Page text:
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Penn State Football: Harbaugh Hire A Good Challenge For Penn State, Big Ten

by on December 30, 2014 1:00 PM

"Compete in everything we do."

That's one of the phrases you hear probably more than anything else when it comes to James Franklin's budding program.

It might be a half-cliche half-honest mission statement but it all -- in theory -- carries over to success on the field. That's at least the hope.

There isn't any doubt that Penn State's football team has work to do if it wants to be considered one of the nation's elite. Scholarship restrictions will do that to a program. And while Penn State's unexpected success over the past few years doesn't mean the Nittany Lions can't get back to national relevance sooner rather than later, there is a fair amount of traveling left to be done between Point A and Point B.

So with Michigan's soon-to-be official hiring of former player turned Super Bowl *losing* coach Jim Harbaugh, the question becomes how that hire impacts Penn State's goals moving forward. Both within the conference, within the division and off the field on the recruiting trail.

Best guess: Short term problems, long term benefits.

Harbaugh will recruit well to start and perhaps even long term, but Michigan's recruiting base generally lies west of Penn State's. Michigan's "brand" is frequently a driving force in recruiting more than the coach or success on the field. That will pull some players from Penn State's stronghold of New York, Maryland, Delaware, Virginia and New Jersey, but the same can be said in the opposite direction.

More specifically, on Michigan's current roster just over 10 players hail from Penn State's primary recruiting grounds. That could shift under Harbaugh and national recruiting battles will only get harder, but Penn State's staff appears well-equipped to win its fair share of those pitches. Simply put, recruiting is never easy, and recruiting against Michigan is never anything but hard even when the Wolverines struggle.

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On the field, Penn State will still be the underdog for the time being. The Nittany Lions will be better next season but even with the sanctions officially over the impact will still be felt across the roster.

Penn State might be a step or two behind Harbaugh's program as a whole. It's hard to say without coaching a single game how Harbaugh's version of Michigan will look, but in general it's safe to assume the Nittany Lions won't be making up ground over night.

But back to "Compete in everything we do."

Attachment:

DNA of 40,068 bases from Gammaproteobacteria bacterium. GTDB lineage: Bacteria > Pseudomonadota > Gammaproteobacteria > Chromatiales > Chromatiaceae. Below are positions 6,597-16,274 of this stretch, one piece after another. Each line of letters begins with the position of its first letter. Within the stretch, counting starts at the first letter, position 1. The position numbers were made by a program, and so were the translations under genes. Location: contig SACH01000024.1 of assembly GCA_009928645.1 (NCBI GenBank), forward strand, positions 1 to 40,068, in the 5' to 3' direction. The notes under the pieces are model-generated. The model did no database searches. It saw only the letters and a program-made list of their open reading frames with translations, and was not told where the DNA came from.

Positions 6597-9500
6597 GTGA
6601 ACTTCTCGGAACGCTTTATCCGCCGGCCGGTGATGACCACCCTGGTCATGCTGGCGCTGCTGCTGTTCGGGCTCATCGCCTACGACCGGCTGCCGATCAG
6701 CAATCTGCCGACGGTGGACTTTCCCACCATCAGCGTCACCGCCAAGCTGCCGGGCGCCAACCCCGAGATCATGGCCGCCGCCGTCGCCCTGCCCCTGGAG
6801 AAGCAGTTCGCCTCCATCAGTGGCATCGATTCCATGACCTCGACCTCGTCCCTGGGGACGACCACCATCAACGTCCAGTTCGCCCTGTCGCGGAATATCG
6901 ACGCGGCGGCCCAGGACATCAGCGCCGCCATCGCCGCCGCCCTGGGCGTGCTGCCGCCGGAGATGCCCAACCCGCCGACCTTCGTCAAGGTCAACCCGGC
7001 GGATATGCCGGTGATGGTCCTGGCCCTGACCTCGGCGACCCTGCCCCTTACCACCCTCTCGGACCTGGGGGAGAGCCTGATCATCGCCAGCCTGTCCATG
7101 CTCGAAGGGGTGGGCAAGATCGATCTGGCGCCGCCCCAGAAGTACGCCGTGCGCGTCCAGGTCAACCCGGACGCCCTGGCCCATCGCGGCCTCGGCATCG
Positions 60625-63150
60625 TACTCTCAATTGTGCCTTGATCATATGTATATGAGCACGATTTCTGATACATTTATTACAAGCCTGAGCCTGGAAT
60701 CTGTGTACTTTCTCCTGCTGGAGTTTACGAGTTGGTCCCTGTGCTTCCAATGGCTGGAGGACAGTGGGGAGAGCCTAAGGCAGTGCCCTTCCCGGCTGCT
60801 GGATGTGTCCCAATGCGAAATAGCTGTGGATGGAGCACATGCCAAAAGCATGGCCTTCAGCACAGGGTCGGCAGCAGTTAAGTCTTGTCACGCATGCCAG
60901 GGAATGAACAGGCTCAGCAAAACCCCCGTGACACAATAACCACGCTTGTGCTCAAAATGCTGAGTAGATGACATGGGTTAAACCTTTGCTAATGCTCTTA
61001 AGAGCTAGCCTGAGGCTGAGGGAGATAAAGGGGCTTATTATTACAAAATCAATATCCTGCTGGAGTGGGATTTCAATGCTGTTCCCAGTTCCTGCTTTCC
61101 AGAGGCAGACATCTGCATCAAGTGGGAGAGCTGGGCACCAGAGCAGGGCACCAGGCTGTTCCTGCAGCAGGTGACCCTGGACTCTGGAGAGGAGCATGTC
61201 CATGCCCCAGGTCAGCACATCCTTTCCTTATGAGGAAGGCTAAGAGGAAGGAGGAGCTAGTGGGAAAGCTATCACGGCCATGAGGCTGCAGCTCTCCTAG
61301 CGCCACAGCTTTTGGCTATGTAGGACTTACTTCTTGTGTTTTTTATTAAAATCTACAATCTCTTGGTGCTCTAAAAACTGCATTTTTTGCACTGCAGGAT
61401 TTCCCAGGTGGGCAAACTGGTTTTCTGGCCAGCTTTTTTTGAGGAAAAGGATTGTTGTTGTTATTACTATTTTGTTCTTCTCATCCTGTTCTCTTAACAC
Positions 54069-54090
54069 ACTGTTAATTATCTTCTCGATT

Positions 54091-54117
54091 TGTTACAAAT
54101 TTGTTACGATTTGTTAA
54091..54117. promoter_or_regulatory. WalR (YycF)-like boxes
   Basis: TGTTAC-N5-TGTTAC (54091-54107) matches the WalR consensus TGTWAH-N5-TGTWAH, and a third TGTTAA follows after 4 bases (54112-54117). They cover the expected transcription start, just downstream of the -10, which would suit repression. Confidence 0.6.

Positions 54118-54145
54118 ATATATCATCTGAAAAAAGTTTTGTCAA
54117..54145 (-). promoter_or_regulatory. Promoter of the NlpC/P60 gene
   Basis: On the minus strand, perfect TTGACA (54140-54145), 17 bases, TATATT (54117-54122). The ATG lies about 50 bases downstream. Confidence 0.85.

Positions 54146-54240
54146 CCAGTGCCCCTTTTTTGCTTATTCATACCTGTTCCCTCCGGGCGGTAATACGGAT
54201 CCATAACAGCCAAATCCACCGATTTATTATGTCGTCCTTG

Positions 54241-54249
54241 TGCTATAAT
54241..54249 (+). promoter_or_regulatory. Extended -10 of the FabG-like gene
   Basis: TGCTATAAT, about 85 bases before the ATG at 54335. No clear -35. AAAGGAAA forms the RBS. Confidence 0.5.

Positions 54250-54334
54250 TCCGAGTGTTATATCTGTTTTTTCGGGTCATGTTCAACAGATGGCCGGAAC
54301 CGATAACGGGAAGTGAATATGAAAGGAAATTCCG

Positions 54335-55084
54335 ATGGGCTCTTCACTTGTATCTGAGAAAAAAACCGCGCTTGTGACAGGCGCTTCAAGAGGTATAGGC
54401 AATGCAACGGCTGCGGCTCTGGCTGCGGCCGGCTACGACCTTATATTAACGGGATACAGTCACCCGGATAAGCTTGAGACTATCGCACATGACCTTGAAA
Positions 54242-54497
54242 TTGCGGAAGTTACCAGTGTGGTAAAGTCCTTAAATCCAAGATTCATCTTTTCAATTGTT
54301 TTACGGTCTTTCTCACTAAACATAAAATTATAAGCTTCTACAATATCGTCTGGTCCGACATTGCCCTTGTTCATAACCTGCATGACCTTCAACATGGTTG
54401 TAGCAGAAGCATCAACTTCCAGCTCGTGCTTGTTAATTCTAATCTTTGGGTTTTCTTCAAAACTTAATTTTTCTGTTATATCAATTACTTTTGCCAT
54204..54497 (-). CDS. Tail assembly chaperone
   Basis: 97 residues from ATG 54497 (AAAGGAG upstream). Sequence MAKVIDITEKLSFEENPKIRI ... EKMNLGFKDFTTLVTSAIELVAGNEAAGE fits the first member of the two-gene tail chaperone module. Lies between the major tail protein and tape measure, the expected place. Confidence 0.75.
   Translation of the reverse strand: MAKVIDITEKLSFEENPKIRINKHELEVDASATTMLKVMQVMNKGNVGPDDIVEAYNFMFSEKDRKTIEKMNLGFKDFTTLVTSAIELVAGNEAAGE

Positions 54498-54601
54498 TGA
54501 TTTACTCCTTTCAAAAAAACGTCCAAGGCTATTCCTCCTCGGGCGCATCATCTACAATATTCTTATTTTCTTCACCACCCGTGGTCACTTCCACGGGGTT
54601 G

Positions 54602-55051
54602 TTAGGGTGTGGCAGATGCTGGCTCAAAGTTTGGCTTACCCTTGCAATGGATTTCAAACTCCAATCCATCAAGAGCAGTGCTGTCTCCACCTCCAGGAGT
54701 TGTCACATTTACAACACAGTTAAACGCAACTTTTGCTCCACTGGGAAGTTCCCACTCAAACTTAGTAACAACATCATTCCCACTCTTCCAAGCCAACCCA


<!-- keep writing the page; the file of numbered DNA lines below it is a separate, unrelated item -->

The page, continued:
Franklin's short term 7-6 success at Penn State may not look fantastic on paper. However it was a small first step in what Franklin hopes will be the foundation of a championship program. 

And to win championships you have to face real challenges.

For whatever reason this past season the Nittany Lions put together some of their best performances in the biggest moments. There was a last minute win against UCF at Croke Park, a signature comeback win against Rutgers, a near double-overtime upset of Ohio State, and a not-soon-to-be forgotten Pinstripe Bowl victory in overtime.

The rest, has largely been forgettable. 

But if Penn State is going to be "for real" in the national picture, that's going to require experience against top teams, wins against top teams and consistent play against top teams. Couple that with what ought to be a knife fight between Penn State, Ohio State, Michigan State, an improving Maryland and Michigan and Franklin will get plenty of opportunities to rise to the occasion each year. Franklin will have opportunities to sharpen his teeth by competing in everything he and his staff do. Because the better the Big Ten is the harder you have to work. And hard work rarely yields bad results.

Even more importantly, the better the Big Ten looks, the better Penn State's wins look.

James Franklin hasn't been around long enough to really gauge how things will go under his watch, but it's safe to say he and his staff thrive under the bright lights. They have that so called "SEC swagger" and camera-friendly charm to shape the narrative the best they can. That hasn't always resulted in success with a crippled roster, but it's clear this staff finds a certain comfort that comes with a big game. They appear to enjoy being who they are: Coaches at a major college football program. They just are a ways from having their job titles matched by equally impressive wins on the field.

Ultimately Penn State's success with James Franklin at the helm will have far more to do with his choices and recruiting than the existence of Jim Harbaugh in the Big Ten. But if Penn State wants to fight for something worth putting in a trophy case at the end of the season the Nittany Lions will have to go through big name coaches and teams sooner or later. If Franklin and Co. are unable to do that on a regular basis then the next questions to be asked will be much different ones.

And if Harbaugh can turn Michigan around, the Big Ten and Penn State are only going to benefit from the experience of playing a good Wolverine program each year.

Because if you want to make the playoffs, you don't get there beating Purdue each week.

Ben Jones covers Penn State football and basketball for He's on Twitter as @Ben_Jones88.
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